In a stunning verdict that imperils the tenure of the Senate’s longest-serving Republican, a federal jury Monday found Sen. Ted Stevens of Alaska guilty of concealing tens of thousands of dollars in gifts and improvements to his home.
Stevens, 84, reacted pugnaciously, attacking the Justice Department and vowing to continue campaigning for reelection to his seventh term next Tuesday.
“I am obviously disappointed in the verdict but not surprised given the repeated instances of prosecutorial misconduct in this case,” he said in a prepared statement. “I will fight this unjust verdict with every ounce of energy I have.” He asked Alaskans and his Senate colleagues to “stand with me as I pursue my rights.”
Stevens has managed to remain neck and neck with Anchorage Mayor Mark Begich since the trial began, despite being unable to campaign in person. But political analysts have said from the beginning that all bets would be off were Stevens to be convicted.
The conviction boosts Democrats’ hopes of reaching a filibuster-proof majority in the Senate. Democrats control the Senate 51 to 49 with the help of two independents but need 60 seats to overcome Republican-led filibusters that have stymied Democratic initiatives.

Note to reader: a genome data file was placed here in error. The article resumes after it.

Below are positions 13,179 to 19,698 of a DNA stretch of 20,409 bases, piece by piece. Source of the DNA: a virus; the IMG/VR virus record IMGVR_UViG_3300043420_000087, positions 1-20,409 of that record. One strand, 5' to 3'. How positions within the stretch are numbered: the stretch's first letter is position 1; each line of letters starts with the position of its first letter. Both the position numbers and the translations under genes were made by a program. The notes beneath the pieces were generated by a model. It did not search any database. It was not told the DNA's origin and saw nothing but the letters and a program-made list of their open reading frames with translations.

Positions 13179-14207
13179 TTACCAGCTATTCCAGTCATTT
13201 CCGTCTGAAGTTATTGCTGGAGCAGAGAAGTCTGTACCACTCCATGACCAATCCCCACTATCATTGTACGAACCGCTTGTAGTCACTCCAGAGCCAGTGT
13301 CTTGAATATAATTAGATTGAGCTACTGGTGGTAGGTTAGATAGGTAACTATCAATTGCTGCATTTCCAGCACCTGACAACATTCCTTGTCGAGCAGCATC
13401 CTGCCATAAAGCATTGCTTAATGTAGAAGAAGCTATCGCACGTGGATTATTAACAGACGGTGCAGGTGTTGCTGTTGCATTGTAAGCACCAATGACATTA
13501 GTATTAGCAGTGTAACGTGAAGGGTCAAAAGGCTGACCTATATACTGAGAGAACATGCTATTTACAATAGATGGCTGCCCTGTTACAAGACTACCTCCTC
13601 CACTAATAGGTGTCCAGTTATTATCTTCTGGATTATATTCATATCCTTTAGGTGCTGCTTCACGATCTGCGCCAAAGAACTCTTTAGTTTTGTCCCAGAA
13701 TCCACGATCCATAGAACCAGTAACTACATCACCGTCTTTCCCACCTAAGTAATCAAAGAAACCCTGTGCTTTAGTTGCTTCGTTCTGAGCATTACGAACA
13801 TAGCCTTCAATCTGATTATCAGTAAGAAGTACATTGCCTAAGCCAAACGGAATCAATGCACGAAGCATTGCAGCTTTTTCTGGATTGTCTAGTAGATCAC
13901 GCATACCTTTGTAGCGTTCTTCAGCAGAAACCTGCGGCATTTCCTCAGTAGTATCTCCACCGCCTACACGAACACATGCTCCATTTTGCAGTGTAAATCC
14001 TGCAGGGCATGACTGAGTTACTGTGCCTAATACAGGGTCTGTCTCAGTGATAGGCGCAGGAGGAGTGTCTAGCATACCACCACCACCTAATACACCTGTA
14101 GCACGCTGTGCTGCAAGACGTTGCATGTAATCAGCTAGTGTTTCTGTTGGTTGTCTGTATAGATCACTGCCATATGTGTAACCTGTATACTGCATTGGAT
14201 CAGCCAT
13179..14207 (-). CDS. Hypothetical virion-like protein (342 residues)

Senate rules do not bar convicted felons from serving, and it would take a two-thirds vote to expel Stevens if he were reelected. The chamber has not expelled anyone in more than a century. If Stevens is forced to step down, a special election would be held to determine his replacement.
Some Republicans already appeared to discount the chances that he would be returning to Washington.
“Ted Stevens served his constituents for over 40 years, and I am disappointed to see his career end in disgrace,” said Sen. John Ensign of Nevada, who heads the Senate Republicans’ campaign committee. “Sen. Stevens had his day in court and the jury found he violated the public’s trust -- as a result he is properly being held accountable. This is a reminder that no one is above the law.”
Alaska Gov. Sarah Palin, the Republican vice presidential nominee, also appeared to distance herself from her home-state lawmaker, using the conviction as an opportunity to trumpet her own anti-corruption credentials.